Published: Thursday 18 May 2017

The European Stroke Organisation Conference (ESOC) 2017 took place this week from 16-18 May in Prague, Czech Republic.

The third day of ESOC saw some exciting late breaking trials:

  • The SPACE 2 Study – A Comparison of Stenting, Endarterectomy and Best Medical Management
  • The PRASTRO-1 Study – A Comparison of Prasugrel and Clopidogrel (Standard of Care)
  • The GOLIATH and ANSTROKE studies - General or Local Anaesthesia During Endovascular Therapy (including mechanical thrombectomy)?

SPACE 2 Study – A Comparison of Stenting, Endarterectomy and Best Medical Management

Carotid endarterectomy (CEA) is a surgical procedure to remove plaque from narrowed arteries in the neck, to reduce the risk of stroke. Carotid stenting (CS) is an alternative procedure whereby a mesh (stent) is placed in the narrowed artery instead. The SPACE 2 study adds to the volume of evidence demonstrating minimal differences between carotid endarterectomy and carotid stenting and a low overall rate of procedural complications in patients with asymptomatic carotid stenosis (meaning the patient has carotid artery narrowing in the neck, but with no symptoms).

Prof Tilman Reiff (University Hospital Heidelberg, Germany) presented results from this study in patients with an asymptomatic carotid stenosis, adding to the growing evidence of the relative risks and benefits of these interventions. The key finding was that in 400 patients, randomised to receive either Carotid endarterectomy vs carotid stenting, there was a low rate of periprocedural (occuring before, during or soon after the procedure) within 30 days, with only five events (2.5%) in each arm.

PRASTRO-1 Study – A Comparison of Prasugrel and Clopidogrel (Standard of Care)

Clopidogrel is a commonly prescribed 'antiplatelet' drug which reduces the risk of a patient developing blood clots and consequently having a stroke. Prasugrel is another, newer antiplatelet drug.

The PRASTRO-1 study demonstrated no significant advantage of prasugrel over clopidogrel in patients with non-cardioembolic stroke (all strokes apart from those where a clot travels from the heart to the brain). The study compared prasugrel to clopidogrel to determine whether the newer antiplatelet drug, which is felt to be less liable to patient resistance, has equivalent efficacy to the current standard of care. Prof Kazunori Toyoda (Suita- Osaka, Japan) presented the study’s results from 3,747 patients with non-cardioembolic stroke.

Key findings from the study were that there was no significant difference between drugs for the primary outcome of ischaemic stroke, myocardial infarction (heart attack), or other vascular death, with an equal rate of ‘any stroke’ in both the clopidogrel and prasugrel groups. Although event rates were similar, the study did not demonstrate ‘non-inferiority’ of prasugrel, which means that it did not demonstrate that prasugrel was as effective as clopidogrel.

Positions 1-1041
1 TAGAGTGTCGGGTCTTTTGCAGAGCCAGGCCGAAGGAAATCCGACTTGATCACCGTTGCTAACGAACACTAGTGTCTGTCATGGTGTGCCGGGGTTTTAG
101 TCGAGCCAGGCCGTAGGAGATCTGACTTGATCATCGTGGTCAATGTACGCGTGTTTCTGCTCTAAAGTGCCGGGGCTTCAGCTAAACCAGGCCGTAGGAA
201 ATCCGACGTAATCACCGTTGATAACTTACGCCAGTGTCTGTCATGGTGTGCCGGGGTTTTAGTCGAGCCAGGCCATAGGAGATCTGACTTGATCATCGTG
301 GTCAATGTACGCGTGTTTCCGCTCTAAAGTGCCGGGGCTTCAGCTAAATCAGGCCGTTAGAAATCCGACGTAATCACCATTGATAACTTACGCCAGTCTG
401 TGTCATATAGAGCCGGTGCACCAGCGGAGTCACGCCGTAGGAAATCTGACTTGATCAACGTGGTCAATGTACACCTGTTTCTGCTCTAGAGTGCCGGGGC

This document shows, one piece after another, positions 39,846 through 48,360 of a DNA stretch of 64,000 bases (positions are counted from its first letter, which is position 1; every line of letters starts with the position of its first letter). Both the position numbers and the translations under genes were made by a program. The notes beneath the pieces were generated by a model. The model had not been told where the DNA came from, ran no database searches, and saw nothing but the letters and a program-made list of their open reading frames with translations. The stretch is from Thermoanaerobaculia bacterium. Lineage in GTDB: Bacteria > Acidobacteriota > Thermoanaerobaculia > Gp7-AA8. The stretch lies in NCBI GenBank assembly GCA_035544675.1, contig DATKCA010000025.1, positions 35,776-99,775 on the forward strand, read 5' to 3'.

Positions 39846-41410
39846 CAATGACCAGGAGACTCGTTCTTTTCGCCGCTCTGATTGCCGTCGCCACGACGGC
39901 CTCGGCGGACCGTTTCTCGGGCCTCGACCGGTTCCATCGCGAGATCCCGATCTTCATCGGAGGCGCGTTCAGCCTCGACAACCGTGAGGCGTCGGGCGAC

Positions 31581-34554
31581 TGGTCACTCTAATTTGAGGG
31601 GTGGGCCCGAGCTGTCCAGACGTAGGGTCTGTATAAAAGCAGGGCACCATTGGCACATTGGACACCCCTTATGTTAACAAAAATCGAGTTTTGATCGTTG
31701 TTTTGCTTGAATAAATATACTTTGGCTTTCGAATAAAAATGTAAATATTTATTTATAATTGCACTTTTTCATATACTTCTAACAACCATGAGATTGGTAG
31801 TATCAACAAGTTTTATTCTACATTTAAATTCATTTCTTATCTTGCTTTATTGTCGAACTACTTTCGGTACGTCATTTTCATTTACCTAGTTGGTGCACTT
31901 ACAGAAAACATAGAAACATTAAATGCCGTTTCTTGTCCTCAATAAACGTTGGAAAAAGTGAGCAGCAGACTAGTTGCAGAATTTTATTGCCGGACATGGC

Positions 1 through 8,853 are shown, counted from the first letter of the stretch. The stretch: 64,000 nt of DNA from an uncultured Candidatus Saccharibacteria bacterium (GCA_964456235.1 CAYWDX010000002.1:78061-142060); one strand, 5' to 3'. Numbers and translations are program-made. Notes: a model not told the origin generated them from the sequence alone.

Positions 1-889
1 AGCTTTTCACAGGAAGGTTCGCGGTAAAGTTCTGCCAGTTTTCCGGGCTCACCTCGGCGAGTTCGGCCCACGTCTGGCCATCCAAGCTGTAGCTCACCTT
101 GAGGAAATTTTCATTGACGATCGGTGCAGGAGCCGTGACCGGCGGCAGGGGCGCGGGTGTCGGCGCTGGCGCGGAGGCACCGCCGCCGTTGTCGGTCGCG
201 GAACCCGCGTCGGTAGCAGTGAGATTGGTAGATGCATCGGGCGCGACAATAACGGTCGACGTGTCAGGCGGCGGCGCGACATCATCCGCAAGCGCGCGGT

The GOLIATH and ANSTROKE studies - General or Local Anaesthesia During Endovascular Therapy (eg mechanical thrombectomy)?

Endovascular therapies include mechanical thrombectomy, where a guide wire can be inserted in an artery at the patient's groin, and be used to guide a mesh into the brain to remove a stroke causing clot. There is uncertainty regarding the effect of the anaesthetic approach during endovascular therapy for ischaemic stroke (a stroke caused by a clot. Observational studies suggest that general anaesthesia (GA) during endovascular therapy is associated with worse outcomes compared to conscious sedation (CS) where the patient is awake. The results of the GOLIATH and ANSTROKE randomised studies should help physicians choose the best strategy for their patients.

The GOLIATH Study assessed whether general anaesthesia caused greater infarct (stroke) growth and worse outcomes during endovascular therapy compared to conscious sedation. A total of 128 patients were included in the study, results presented by Prof Claus Simonsen (Aarhus University Hospital, Denmark).

The key findings were that there was no difference in acute infarct (stroke) size between groups, but the final infarct volume was higher with conscious sedation. Endovascular therapy under general anaesthetic did not result in a worse outcome.

The ANSTROKE Study compared general anaesthesia and conscious sedation in 106 patients undergoing endovascular therapy for acute ischaemic stroke. The study was conducted at the Sahlgrenska University Hospital in Sweden. The key finding of the ANSTROKE study was that for patients who underwent general anaesthesia, 42.2% were independent at three months after their stroke, whereas this figure was 40% for those who underwent conscious sedation. This meant that there was no statistically significant difference in outcome between the anaesthesia types used.

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